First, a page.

This week we’re joined by Dee of Veggie in Chiang Mai for our vegan traveler interview! Originally from London, Dee lives and works as a teacher in Chiang Mai. In addition to blogging, she is also a marathon runner and animal lover, and lives with her rescued dog and her cat.
Dee started Veggie in Chiang Mai a year ago to promote the vegan scene in the city, as well as report on other parts of Thailand. She also writes about other places she travels such as London, other parts of England and other parts of Asia she’s visited.
How long have you been vegan? How many places and where have you traveled since you’ve been vegan?
I have been a vegetarian since I was about seven years old and I started cutting out dairy as a teenager. I was around twenty when I became fully vegan. That was seventeen years ago. Since then I have travelled to America, Australia, Spain, Italy, Holland, Belguim, Laos, Thailand, Cambodia, Malaysia and Singapore as a vegan.
What’s your favorite place or places you’ve traveled as a vegan?
My favourite place to travel to as a vegan is the small beach area called Sri Thanu in Ko Phangan, an island in the South of Thailand. I heard about this vegan paradise via the website Happy Cow.
What was the best vegan meal you’ve had while traveling? How did you find the restaurant?
The best vegan meal I have had was at a restaurant called Green Gallery in Sri Thanu as mentioned earlier. I had several meals there and they were all Israeli dishes which I had never tried before. I had a sharma sandwich and a raw vegan cheesecake. It was amazing. I knew about the restaurant as it featured in the aforementioned HappyCow video.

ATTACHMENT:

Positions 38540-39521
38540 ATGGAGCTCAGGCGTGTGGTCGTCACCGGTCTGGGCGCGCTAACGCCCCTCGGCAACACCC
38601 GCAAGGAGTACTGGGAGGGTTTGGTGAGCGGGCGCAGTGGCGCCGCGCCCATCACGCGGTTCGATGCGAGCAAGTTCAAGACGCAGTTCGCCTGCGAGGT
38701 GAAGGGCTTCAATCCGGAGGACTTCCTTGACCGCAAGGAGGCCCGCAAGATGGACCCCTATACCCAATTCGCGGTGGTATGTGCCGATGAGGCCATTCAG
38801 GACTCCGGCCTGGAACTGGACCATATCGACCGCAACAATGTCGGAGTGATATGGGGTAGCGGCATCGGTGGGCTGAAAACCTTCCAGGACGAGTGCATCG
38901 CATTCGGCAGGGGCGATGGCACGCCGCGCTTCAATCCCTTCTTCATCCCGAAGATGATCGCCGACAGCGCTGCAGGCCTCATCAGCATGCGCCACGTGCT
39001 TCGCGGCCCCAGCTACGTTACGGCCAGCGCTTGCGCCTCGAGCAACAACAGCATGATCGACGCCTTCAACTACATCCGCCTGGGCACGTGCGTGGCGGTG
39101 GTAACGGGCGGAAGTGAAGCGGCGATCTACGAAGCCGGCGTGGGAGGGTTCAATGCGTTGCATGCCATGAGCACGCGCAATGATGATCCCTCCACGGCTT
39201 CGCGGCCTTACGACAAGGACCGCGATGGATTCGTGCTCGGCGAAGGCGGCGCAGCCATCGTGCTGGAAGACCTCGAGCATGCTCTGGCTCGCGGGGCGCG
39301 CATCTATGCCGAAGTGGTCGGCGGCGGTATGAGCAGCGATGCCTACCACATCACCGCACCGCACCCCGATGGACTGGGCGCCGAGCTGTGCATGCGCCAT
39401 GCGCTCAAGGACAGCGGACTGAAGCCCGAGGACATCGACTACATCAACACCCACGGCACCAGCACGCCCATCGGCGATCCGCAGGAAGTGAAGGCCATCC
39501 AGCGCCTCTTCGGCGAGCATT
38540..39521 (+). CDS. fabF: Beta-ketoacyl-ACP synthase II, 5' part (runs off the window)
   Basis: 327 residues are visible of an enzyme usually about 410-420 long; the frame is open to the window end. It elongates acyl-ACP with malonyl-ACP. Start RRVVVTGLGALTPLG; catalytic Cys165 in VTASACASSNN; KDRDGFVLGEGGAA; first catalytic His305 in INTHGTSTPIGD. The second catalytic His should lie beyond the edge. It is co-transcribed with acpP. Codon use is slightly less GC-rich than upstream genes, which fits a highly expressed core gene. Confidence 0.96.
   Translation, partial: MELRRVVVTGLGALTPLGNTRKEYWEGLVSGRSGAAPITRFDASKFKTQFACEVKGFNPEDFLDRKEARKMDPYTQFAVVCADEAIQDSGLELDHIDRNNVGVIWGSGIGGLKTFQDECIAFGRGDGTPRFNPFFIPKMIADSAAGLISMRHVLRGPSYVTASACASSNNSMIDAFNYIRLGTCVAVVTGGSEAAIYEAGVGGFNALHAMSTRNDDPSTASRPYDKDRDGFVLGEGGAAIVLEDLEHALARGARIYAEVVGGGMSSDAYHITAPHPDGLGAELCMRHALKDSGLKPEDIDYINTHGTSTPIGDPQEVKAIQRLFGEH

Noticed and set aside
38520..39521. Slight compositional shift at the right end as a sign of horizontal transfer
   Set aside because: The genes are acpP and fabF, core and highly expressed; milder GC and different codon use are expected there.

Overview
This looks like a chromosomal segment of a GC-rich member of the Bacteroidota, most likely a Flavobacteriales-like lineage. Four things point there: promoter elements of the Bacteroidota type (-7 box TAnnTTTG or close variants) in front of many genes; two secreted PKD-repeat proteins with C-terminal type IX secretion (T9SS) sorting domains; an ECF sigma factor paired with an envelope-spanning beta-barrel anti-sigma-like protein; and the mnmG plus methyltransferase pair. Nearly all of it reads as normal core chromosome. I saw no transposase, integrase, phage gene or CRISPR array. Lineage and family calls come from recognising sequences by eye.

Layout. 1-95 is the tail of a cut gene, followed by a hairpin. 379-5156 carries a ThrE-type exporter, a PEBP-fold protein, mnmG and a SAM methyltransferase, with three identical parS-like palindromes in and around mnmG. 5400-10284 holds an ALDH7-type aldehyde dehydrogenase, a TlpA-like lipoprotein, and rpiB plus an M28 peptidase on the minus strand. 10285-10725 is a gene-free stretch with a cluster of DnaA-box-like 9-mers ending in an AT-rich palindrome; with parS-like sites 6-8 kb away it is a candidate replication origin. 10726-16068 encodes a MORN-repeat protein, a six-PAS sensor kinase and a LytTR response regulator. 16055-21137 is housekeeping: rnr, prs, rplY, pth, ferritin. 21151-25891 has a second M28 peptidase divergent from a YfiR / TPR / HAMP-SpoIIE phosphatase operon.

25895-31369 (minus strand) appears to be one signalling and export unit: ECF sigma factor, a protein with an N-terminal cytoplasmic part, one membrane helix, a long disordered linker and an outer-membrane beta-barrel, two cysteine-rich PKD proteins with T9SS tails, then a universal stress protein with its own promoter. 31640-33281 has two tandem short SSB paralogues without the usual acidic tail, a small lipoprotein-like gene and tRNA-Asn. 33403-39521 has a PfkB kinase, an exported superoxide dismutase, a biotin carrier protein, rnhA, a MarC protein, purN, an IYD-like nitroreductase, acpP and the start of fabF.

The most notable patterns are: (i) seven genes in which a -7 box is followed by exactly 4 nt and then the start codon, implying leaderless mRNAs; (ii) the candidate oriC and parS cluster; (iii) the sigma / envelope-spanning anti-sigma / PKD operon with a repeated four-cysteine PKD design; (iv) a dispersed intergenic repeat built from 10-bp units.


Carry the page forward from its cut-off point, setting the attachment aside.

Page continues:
Close to this would come the amazing vegan bakery in Bangkok called Veganerie. I heard about this restaurant via a friend from England. Every dish they serve is a little piece of heaven. The owner is an animal rights activist and a very inspiring lady.
Veganerie – Bangkok (photos by Veggie in Chiang Mai)
What was the hardest place to be a vegan? How did you find food? What did you eat?
I have never found anywhere particularly difficult. Some remote provinces of Thailand that are not on the tourist trail have been more difficult, such as Si Saket, but Thai food can be veganised quite easily. Every restaurant in Thailand can make a simple dish of rice and vegetables.
Where are you planning on going next and what vegan places will you be checking out?
The next place I want to go to is Siam Reap in Cambodia. I will be checking out the restaurants such as Chamkar House that have been recommended by fellow vegan bloggers at Vegan Food Quest who previously lived there.